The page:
What Is Greenwashing?

It is when a business misleads the public about the environmental soundness of its products or activities. With the sole goal to increase profits, some companies use this unscrupulous strategy in order to exploit people’s desire to make environmentally responsible consumer choices.

A group named TerraChoice, a division of the safety certification company Underwriters Laboratories (UL), periodically examines the trends in deceitful environmental claims. They having identified seven ways companies commit greenwashing:

Hidden Trade-Off

A small component of a product’s manufacturing process may be green, but other important aspects are ignored and continue to be environmentally damaging.

Lack of Evidence

Manufacturers often offer no evidence to support their claim of environmental soundness. Without confirmation by an independent organization (for example a third party certificate provider), such claims may not be reliably verified.

Vagueness

Very commonly, manufacturers will use imprecise terms designed to fool the customer into thinking a product is superior to another because of its green attributes.

Terra Choice provides examples of labels we have all seen: “Environmentally-Friendly”, Earth-Friendly, and “Environment Safe”.

Irrelevance

An irrelevant claim declares the absence of a harmful product which is not likely to be used anyway in the manufacturing of the product, or is even already banned.

Lesser of Two Evils

A large sport utility vehicle may boast the lowest greenhouse gas emissions when compared to other large SUVs, but it still is a highly polluting vehicle with no redeeming environmental qualities.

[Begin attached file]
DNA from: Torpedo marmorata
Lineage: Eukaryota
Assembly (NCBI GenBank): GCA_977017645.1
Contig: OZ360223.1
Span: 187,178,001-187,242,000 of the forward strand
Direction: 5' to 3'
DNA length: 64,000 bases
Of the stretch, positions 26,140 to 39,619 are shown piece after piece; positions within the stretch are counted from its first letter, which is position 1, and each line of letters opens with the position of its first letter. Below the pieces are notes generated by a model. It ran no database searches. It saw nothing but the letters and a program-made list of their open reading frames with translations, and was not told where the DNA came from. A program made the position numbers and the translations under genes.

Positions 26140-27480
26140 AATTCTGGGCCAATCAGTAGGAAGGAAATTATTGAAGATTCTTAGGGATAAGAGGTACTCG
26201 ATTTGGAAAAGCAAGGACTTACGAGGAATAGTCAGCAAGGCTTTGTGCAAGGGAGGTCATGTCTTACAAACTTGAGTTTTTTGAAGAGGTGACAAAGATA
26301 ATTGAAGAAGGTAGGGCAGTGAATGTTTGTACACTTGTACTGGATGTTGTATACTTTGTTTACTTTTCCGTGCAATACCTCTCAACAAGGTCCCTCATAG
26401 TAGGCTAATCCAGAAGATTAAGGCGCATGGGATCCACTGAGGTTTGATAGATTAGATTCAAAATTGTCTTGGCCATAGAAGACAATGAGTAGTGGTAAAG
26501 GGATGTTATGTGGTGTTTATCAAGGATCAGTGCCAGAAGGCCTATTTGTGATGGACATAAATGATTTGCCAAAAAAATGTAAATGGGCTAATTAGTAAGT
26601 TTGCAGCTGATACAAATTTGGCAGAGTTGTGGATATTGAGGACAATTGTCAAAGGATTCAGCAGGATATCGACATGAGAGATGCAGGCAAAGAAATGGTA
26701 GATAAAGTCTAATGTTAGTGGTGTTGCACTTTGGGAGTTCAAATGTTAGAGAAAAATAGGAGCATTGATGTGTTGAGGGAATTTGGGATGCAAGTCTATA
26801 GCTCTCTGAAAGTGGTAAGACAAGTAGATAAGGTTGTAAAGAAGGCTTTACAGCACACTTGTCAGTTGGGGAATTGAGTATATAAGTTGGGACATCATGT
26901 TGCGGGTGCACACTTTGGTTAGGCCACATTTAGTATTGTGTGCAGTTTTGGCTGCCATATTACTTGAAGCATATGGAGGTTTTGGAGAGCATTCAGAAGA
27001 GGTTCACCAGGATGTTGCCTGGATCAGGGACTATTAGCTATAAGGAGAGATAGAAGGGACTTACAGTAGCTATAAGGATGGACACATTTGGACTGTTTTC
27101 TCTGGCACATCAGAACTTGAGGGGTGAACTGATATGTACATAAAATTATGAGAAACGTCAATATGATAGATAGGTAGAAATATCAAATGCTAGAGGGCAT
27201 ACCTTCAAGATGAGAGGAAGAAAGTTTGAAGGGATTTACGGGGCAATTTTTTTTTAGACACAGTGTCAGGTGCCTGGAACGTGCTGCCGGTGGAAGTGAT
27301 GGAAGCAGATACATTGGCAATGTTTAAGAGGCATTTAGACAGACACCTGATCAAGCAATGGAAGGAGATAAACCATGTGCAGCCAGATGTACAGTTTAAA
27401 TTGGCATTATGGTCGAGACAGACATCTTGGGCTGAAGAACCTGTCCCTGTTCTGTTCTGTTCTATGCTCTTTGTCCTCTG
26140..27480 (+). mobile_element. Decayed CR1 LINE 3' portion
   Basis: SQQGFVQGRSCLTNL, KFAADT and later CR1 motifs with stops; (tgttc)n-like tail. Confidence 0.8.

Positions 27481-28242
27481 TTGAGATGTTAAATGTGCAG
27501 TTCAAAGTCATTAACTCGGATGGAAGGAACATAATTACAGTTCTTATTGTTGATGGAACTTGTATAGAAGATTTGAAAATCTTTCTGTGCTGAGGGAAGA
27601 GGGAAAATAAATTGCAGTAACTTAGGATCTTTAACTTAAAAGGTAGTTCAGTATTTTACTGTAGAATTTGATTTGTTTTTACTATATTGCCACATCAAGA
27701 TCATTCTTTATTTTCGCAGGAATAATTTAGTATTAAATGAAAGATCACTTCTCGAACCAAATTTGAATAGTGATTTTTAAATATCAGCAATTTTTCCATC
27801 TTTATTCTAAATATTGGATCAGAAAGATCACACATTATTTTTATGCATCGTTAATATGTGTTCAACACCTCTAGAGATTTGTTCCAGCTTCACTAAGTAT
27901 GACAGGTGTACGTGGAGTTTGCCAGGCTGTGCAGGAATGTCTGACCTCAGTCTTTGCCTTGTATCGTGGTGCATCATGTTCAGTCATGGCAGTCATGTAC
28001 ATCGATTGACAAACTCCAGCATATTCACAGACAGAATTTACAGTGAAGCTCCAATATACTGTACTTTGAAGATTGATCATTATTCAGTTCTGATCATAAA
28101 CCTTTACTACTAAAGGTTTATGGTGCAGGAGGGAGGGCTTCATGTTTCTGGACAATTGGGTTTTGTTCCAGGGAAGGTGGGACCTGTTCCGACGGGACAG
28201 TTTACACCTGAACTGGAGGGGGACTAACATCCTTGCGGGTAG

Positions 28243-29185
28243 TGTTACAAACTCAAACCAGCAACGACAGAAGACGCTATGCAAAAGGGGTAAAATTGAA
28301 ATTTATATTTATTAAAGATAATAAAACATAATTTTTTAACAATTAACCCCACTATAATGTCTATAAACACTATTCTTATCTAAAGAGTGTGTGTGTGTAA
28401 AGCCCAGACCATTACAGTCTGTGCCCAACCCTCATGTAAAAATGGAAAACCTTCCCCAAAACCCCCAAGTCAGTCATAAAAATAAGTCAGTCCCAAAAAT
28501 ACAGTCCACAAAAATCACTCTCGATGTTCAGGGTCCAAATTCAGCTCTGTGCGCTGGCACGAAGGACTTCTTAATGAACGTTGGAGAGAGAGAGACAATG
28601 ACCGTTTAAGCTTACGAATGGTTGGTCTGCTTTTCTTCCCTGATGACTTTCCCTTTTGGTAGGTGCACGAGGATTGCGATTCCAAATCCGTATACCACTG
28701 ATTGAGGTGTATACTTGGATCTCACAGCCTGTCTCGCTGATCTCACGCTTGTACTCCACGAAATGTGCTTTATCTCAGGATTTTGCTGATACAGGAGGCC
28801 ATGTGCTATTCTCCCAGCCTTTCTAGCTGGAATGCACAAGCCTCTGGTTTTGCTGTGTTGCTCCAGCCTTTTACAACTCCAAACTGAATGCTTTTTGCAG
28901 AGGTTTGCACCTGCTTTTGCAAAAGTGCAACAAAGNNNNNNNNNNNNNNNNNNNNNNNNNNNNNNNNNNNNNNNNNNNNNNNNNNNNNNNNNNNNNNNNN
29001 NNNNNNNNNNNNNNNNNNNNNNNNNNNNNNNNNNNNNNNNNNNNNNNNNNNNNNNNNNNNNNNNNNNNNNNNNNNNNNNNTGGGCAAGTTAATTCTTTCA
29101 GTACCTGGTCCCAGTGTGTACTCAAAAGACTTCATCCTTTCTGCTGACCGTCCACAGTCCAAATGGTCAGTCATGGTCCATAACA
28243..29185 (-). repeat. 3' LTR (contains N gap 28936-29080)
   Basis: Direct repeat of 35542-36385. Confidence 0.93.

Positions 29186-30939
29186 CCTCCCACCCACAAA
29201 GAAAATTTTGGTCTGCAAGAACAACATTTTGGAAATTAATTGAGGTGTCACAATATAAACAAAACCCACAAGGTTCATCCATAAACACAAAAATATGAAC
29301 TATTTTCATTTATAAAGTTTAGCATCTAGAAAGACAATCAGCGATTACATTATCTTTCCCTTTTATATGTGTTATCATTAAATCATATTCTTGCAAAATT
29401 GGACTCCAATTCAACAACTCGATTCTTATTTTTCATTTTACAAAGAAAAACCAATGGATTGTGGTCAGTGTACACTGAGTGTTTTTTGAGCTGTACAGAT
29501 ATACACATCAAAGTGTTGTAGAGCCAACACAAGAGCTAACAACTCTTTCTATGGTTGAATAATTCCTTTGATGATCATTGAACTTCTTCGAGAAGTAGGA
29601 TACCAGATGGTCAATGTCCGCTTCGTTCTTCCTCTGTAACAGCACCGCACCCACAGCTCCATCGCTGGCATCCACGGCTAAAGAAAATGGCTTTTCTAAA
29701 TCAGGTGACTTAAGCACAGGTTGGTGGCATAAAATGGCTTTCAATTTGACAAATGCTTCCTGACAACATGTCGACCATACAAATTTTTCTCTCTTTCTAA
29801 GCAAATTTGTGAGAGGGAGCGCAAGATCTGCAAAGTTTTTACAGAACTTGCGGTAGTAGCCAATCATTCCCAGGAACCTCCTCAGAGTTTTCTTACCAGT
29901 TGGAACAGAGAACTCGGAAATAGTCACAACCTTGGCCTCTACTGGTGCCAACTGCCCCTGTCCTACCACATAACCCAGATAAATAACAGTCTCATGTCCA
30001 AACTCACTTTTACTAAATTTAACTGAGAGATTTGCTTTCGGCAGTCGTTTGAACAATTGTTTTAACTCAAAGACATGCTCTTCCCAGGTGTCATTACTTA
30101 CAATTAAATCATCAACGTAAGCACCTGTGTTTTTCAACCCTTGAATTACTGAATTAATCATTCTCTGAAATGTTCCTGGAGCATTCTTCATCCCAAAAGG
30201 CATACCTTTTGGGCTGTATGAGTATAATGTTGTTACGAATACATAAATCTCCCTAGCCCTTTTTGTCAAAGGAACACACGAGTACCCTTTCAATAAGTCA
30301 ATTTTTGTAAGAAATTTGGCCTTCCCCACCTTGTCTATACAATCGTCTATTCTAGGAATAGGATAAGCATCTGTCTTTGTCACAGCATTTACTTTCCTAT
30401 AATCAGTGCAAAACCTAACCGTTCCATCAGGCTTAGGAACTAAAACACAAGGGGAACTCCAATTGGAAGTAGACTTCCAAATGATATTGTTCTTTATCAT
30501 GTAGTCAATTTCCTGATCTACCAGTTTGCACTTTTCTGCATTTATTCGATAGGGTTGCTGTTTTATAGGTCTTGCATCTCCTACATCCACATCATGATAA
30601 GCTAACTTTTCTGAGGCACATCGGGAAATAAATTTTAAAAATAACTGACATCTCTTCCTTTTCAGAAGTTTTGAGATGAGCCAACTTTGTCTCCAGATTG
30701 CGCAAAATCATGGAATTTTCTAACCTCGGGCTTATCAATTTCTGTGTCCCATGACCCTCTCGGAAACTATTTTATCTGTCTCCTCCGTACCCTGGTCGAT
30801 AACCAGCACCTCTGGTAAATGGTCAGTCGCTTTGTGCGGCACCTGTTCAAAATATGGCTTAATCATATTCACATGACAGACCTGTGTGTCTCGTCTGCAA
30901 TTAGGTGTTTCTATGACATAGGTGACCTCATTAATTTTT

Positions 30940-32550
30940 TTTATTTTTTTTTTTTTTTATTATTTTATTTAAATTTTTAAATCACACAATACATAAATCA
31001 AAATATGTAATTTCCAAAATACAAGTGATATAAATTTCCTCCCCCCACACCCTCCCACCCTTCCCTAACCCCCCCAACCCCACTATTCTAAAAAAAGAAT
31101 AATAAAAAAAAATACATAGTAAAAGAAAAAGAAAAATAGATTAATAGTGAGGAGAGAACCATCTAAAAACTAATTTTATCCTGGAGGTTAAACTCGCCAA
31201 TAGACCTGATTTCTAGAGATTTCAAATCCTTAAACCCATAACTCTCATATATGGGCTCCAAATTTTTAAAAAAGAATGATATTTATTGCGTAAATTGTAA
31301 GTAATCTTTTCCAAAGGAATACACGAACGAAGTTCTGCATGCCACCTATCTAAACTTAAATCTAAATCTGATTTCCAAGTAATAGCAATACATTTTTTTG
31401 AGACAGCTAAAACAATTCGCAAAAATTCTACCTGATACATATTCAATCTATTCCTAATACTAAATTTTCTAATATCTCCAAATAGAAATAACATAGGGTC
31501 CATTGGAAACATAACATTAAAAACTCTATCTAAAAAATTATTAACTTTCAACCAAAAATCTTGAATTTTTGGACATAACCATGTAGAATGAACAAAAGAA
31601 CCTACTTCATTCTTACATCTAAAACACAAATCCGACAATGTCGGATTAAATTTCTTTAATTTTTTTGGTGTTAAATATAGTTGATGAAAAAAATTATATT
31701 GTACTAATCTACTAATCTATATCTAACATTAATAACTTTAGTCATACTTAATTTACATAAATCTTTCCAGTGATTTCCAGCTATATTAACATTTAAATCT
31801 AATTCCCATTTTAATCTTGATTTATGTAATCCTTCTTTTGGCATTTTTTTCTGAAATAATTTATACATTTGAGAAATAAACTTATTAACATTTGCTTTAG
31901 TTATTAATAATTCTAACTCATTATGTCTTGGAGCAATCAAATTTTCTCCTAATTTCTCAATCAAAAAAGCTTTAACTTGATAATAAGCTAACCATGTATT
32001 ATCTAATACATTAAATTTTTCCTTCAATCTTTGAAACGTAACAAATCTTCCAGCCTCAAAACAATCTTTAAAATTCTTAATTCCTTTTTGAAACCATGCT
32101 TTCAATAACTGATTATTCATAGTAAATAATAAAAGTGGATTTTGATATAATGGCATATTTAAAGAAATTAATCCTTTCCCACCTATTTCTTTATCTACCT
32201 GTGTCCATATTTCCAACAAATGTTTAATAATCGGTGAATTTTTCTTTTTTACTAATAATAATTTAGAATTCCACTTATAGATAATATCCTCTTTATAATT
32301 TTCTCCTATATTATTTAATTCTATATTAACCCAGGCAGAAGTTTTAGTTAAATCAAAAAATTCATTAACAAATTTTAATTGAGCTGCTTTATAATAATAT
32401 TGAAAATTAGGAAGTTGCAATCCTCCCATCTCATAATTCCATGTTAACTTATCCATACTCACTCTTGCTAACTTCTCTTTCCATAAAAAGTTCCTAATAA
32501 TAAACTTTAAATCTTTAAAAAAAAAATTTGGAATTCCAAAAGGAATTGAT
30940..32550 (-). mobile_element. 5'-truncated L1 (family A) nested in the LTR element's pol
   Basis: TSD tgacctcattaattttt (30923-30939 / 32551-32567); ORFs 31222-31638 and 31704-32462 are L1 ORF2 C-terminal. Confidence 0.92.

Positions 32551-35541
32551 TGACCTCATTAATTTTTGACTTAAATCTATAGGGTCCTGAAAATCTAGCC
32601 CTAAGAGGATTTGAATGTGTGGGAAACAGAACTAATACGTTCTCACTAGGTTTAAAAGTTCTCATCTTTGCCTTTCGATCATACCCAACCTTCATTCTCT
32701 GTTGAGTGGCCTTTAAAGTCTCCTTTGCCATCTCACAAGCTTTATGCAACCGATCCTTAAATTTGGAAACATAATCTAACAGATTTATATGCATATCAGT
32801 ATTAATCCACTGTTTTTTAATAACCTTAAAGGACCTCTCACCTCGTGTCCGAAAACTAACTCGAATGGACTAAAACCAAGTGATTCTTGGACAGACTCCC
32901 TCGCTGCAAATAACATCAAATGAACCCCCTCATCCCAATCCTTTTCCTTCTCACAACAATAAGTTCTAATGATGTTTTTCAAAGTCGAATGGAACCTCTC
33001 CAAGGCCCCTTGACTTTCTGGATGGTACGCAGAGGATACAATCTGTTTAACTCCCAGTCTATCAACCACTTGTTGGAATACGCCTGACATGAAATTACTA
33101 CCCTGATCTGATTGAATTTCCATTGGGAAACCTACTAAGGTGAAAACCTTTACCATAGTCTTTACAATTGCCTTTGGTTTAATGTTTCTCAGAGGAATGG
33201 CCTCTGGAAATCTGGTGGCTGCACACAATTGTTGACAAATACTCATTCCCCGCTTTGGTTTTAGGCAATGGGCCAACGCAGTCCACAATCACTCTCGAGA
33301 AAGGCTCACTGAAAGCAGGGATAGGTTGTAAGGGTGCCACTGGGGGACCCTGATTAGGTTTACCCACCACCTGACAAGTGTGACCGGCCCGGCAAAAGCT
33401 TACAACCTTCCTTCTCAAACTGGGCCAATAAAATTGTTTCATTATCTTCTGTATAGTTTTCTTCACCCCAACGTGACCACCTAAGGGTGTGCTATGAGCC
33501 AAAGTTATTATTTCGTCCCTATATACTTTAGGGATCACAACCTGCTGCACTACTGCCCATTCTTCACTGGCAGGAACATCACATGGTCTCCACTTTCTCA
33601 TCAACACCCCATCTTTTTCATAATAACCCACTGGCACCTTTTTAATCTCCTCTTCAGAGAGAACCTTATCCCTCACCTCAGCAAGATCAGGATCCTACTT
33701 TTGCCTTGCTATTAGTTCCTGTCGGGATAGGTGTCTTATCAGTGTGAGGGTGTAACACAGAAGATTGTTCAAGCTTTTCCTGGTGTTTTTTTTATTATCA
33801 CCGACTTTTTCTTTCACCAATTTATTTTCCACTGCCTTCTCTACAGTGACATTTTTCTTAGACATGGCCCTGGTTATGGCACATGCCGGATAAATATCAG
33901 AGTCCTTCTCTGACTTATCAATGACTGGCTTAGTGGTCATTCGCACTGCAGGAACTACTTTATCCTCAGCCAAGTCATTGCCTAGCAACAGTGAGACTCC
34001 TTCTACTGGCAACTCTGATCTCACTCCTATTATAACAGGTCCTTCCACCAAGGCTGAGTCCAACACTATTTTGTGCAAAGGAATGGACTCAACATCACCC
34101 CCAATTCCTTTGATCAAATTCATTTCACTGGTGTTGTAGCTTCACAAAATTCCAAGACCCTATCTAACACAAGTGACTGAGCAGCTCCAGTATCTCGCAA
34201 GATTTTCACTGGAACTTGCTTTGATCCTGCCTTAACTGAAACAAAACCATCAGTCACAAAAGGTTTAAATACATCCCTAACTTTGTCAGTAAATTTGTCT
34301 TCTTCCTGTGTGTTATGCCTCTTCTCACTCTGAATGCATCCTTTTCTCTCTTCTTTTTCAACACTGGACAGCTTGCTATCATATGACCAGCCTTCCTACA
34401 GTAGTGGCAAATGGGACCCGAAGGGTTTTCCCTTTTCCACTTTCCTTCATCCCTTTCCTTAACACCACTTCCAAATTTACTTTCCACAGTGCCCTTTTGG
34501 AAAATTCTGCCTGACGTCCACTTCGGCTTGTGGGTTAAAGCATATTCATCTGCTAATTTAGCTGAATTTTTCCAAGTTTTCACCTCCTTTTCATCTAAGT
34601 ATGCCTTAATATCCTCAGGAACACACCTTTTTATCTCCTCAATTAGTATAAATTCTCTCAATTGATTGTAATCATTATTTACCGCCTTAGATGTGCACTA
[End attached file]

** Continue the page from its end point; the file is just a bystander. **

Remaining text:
Falsehoods

This category includes outright lies about a product. For example, when the car manufacturer Volkswagen claimed that their small diesel motors produced low NOx emissions.

False Labels

Some independent organizations license the use of a label to communicate to customers that the product bearing it has some kind of environmental quality. Some manufacturers deceitfully use similar labels or badges to pretend that the product has received third party certification while in fact it has not.

In their latest evaluation of the greenwashing trends, TerraChoice visited 34 stores in the United States and Canada, and cataloged 5,296 home and family products. Of those, the vast majority committed some form of greenwashing. The most common issues encountered belonged in the hidden trade-off, lack of evidence, and vagueness categories. Industries with a longer tradition of improving the environmental footprint of their products were also those least likely to employ greenwashing strategies. These industries include construction and wood products, office supplies, and cleaning products.

Recent trends observed include the multiplication of false labels made to appear as providing some sort of third-party certification ensuring environmental quality. Vague claims are superimposed on an official-looking seal, sometimes imitating legitimate certification programs like Green Seal, USDA Organic, the Environmental Protection Agency’s EnergyStar, or the Marine Stewardship Council (MSC) label.

Remarkably, the type of business where green claims were the most likely to be legitimate were big box stores, when compared to specialty retailers and even green boutique stores. As an alternative to greenwashing, it is possible for businesses to take steps toward environmental sustainability which will at the same time help with profitability.

About the author: Nicholas H. Parker is a business coach and marketing manager with a huge experience. He writes articles for those who want to buy essay papers to develop their knowledge. He is highly interested in the web design sphere.

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Submitted Exclusively to CrystalWind.ca  by Nicholas H. Parker © 2020 crystalwind.ca

About the author:

About the author: Nicholas H. Parker is a business coach and marketing manager with a huge experience. He writes articles for those who want to buy essay papers to develop their knowledge. He is highly interested in the web design sphere.